Project Management: In Real Life

In my non-professional life, I’m currently chairing a fundraising committee. The fundraising we are doing is funding a literacy initiative for local area first graders. Part of the fundraising effort involves, you guessed it, a special event. Because you, as nonprofit professionals, experience what it is to manage a project like this as part of your daily lives, I wanted to say “Wow!” I’m only doing this as a very limited gig, and I cannot imagine the necessary organizational skills, enthusiasm, and energy it must take to do this full-time. In the spirit of sharing, here are a few things I’ve learned during my time chairing the committee. These things are universal, and I’ve no doubt those of you with experience have already learned them many times over!

  1. Getting organizational buy-in for the project is very important. We’ve been lucky; our organization is very excited about both the literacy initiative and the event. The committee heading the initiative did a wonderful job of presenting it. Once buy-in was there for the literacy initiative, the fundraising committee was formed, and we then presented the event idea. The buy-in is so exceptional that it leads to lesson 2.
  2. When keeping people in the loop, be very careful about what you are ready to go public with and what is still in draft. I made a huge mistake when sharing an update to the board of the organization. My intent was just an internal update, but members of the board started running with it! I now know I should have been much clearer when I provided the update that the information was not yet ready for public distribution. Our committee hadn’t yet confirmed agreements for space, finalized positioning, and a number of other things. But this exposure did get us to hurry-it-up! (smiley face) All that aside, a board with that much excitement and desire to back our efforts is wonderful! We’ve got members already asking when they can start selling tickets!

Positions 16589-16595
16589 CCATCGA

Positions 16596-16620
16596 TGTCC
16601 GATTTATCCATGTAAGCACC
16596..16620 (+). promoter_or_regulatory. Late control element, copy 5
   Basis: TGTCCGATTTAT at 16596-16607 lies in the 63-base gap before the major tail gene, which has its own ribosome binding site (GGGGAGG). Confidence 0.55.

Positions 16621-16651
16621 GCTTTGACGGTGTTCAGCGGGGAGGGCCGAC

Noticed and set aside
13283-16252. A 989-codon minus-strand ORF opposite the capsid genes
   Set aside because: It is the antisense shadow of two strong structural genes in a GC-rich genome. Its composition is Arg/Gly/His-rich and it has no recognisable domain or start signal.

3. Play well with others. Our event is taking place the same day as another event, and they are happening at adjacent locations. We’ve been working with the organizers of the other event to promote cross-traffic with the goal of improving attendance and response to both events. Why compete when we can work together instead?
  4. Appreciate your committee members. I’ve worked with the people who make up the fundraising committee in the past, because we are all members of the same organization, but I’m amazed all over again at what a small group of dedicated, capable people can accomplish. Putting together a small group of go-getters produces incredible results. I hope each and every one of you has members and volunteers like this at your organization.

My hope for all nonprofit professionals, especially those who spend so much time managing projects that culminate in events, is that you have the great experiences I’m now having. My hat’s off to those of you who do this all day, every day!